Long, long ago, I would keep shifting my art style around and make a big deal about it. I'd keep having epiphanies about the way I draw and drastically shift the paradigm. However, for the last few years, it's been rather stable. Instead of mixing things up, incremental changes found their way into my artwork. Slowly, I strayed away from what made my drawings so enjoyable: there have been improvements, but I picked up a lot of bad tendencies along the way, and I couldn't figure out exactly what they were beyond a lifelessness. Tonight, I finally put a finger on it.
Have you ever seen a bad tracing job? Or, really, any tracing job? Or any work with multiple artists collaborating on a single work? No two people draw exactly the same way, and the styles clash. When Disney hires animators, they actually send the prospective artists back to school to learn the Disney style. Well, they did, when they were still doing traditional animation, but I digress. Schooled in a single style, and having it forced upon the animators as a standard, they can draw pretty dang consistently in order to churn out a seamless product. It's not perfect, as evidenced by the necessity of clean-up artists to unify the piece, but the training helps get everyone on the same page.
My drawings have, over the last few years, experienced a similar problem, even with just myself working on the artwork. My inking style isn't the same as my penciling style, and the conflicts of style have resulted in what's a pretty awkward-looking outcome that's unpleasant to look at. I have put a lot of effort, over the last few years, into making my inking clean and polished. My "pencils" (even in Photoshop) are rough and scratchy. Unlike the clean-up artists, I haven't been able to find a look that adequately combines the two elements into a single piece: I produced an uncanny valley where clean lines try to contain a frenetic under-drawing, and fail utterly. The end result is a stiff, ugly drawing.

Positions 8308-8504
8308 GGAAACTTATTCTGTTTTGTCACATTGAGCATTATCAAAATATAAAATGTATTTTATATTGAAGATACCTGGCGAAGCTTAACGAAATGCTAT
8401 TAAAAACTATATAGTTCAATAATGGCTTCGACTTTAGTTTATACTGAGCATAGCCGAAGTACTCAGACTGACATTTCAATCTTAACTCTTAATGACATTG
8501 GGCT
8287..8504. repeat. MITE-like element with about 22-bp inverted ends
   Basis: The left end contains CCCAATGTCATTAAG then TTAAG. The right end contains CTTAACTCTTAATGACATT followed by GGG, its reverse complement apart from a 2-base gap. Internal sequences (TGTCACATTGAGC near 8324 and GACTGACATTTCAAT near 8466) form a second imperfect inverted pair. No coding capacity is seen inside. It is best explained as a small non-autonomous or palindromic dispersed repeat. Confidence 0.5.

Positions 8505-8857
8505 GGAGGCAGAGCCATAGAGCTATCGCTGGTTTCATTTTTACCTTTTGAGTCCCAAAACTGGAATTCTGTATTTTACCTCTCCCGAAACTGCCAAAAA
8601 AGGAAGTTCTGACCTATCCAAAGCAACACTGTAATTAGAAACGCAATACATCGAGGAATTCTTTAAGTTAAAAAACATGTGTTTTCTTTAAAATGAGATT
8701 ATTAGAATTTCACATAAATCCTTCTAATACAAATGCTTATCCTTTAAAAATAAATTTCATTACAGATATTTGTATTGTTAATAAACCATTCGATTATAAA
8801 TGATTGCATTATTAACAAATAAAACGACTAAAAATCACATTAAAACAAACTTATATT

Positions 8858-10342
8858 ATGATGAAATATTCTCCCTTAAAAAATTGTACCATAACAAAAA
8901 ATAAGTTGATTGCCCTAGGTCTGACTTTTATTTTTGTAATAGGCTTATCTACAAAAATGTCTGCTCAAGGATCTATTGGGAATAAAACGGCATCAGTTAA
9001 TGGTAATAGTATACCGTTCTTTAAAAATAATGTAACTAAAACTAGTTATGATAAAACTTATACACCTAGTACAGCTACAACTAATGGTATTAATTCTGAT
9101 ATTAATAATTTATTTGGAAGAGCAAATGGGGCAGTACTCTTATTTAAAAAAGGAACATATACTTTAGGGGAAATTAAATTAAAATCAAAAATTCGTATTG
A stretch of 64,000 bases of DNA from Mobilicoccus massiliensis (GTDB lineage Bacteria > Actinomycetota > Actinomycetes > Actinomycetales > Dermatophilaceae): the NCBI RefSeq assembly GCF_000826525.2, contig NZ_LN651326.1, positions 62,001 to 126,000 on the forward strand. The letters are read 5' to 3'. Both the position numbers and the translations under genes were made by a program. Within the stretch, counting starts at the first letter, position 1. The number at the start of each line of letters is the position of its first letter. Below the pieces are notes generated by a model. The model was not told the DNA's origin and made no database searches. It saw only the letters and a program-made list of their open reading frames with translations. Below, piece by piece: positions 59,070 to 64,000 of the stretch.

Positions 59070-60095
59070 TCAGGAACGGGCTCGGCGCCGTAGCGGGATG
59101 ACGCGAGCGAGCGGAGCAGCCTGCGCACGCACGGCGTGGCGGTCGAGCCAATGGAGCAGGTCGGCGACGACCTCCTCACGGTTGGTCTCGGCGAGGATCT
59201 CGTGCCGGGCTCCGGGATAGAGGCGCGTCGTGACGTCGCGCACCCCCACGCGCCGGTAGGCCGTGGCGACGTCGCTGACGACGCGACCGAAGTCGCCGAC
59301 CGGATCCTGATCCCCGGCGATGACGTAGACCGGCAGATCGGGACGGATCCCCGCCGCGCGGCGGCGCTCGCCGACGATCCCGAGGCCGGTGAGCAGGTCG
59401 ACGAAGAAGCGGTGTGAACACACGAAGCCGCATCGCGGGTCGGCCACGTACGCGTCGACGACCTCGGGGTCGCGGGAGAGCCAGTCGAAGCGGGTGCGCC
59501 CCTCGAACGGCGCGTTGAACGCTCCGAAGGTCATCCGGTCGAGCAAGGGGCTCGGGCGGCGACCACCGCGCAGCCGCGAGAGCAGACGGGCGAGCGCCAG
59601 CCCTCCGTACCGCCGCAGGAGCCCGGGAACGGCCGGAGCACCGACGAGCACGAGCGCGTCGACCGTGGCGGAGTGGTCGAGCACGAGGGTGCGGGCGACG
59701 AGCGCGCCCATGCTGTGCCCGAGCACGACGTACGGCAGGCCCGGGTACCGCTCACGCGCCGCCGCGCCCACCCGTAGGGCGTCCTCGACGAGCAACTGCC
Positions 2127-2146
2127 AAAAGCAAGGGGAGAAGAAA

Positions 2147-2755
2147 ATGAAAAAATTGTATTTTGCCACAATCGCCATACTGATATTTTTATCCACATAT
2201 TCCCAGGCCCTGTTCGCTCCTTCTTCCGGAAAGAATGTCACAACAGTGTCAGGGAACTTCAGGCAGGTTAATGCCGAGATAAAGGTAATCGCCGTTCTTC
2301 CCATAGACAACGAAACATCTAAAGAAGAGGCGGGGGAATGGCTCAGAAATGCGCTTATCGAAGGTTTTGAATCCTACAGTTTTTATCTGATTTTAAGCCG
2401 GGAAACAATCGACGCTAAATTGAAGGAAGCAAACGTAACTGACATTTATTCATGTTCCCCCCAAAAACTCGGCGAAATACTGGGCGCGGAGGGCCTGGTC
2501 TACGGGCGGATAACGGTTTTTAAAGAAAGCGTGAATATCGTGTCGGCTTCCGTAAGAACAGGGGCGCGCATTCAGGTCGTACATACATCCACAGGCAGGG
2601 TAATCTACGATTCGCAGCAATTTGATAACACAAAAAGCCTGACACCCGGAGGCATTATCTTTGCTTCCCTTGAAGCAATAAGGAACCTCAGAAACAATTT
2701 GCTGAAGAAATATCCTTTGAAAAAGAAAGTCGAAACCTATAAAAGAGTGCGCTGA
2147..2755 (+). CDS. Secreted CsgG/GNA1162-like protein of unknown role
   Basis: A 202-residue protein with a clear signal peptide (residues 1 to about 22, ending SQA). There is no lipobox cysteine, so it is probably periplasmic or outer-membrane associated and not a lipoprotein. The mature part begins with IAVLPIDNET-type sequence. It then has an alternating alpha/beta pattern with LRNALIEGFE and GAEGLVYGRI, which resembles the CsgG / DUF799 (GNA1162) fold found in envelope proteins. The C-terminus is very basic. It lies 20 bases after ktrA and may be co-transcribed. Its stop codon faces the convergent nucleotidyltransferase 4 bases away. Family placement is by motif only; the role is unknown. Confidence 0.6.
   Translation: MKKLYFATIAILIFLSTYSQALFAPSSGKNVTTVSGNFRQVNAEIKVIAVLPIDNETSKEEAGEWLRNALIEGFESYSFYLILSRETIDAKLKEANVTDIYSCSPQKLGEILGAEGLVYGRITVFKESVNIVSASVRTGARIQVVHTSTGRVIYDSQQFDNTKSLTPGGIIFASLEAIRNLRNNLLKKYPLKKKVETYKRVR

Looking over my old artwork, I realized that my inks used to be very scratchy as well, and everything was looser. That was the eureka moment: my inks have gotten tight while my pencils stayed loose. I guess that you could say that my inkwork snapped when trying to contain the pencils, stretched to the limit as they were, and reacted to the pencils like antimatter.
Having come to this conclusion, I've decided that my inking style has to change. My artwork may start looking "dirtier", but it'll make the inks more lively: something that's been missing in my art for far too long. I want to recapture the spark that I had in my older art, and I can't do it as-is. I'll still try to improve, and I'm not going to forget everything that I've learned over the last few years but, with any luck, I'll have something that's the best of both worlds: past and present.
Listening to: 11's Regeneration Music
Reading: Pathfinder Core Rulebook
Playing: Pathfinder and D&D
Eating: Eggs and cheese
Drinking: Orange Pekoe Cut Black